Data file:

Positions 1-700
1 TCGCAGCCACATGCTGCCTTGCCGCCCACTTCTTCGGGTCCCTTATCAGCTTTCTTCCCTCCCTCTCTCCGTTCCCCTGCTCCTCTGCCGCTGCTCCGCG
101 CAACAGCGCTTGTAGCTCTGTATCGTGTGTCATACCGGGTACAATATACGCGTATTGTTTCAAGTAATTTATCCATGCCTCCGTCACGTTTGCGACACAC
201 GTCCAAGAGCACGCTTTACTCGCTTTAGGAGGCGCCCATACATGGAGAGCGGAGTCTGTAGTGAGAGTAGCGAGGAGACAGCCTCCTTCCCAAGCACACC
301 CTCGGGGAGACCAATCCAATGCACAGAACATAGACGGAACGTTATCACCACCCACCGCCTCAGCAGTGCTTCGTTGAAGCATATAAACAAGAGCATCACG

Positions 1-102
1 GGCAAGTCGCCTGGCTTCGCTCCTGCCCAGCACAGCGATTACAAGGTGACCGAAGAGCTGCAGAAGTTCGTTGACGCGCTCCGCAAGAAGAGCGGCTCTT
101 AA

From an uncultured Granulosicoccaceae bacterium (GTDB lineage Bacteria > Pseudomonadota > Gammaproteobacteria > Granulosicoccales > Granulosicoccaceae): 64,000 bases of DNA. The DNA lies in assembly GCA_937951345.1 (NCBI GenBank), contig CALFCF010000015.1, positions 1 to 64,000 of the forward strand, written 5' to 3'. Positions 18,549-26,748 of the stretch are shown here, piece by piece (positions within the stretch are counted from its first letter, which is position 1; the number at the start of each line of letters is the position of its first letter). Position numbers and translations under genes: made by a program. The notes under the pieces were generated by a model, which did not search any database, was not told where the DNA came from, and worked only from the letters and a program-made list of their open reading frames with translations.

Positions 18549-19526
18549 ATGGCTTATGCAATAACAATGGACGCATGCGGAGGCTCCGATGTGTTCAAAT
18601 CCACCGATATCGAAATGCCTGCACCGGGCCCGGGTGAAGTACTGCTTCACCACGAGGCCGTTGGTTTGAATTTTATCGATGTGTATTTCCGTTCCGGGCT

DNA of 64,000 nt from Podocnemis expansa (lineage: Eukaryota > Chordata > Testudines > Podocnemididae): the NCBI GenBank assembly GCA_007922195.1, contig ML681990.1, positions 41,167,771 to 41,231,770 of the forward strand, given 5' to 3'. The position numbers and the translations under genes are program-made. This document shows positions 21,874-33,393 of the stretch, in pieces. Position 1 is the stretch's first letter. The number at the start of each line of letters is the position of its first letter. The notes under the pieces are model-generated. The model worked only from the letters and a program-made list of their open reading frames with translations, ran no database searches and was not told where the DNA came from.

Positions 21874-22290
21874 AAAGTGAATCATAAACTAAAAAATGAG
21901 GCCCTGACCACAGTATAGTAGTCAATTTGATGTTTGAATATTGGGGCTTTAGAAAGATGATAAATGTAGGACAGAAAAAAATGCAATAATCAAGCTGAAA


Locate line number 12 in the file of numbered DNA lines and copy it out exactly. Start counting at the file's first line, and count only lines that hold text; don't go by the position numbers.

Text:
18601 CCACCGATATCGAAATGCCTGCACCGGGCCCGGGTGAAGTACTGCTTCACCACGAGGCCGTTGGTTTGAATTTTATCGATGTGTATTTCCGTTCCGGGCT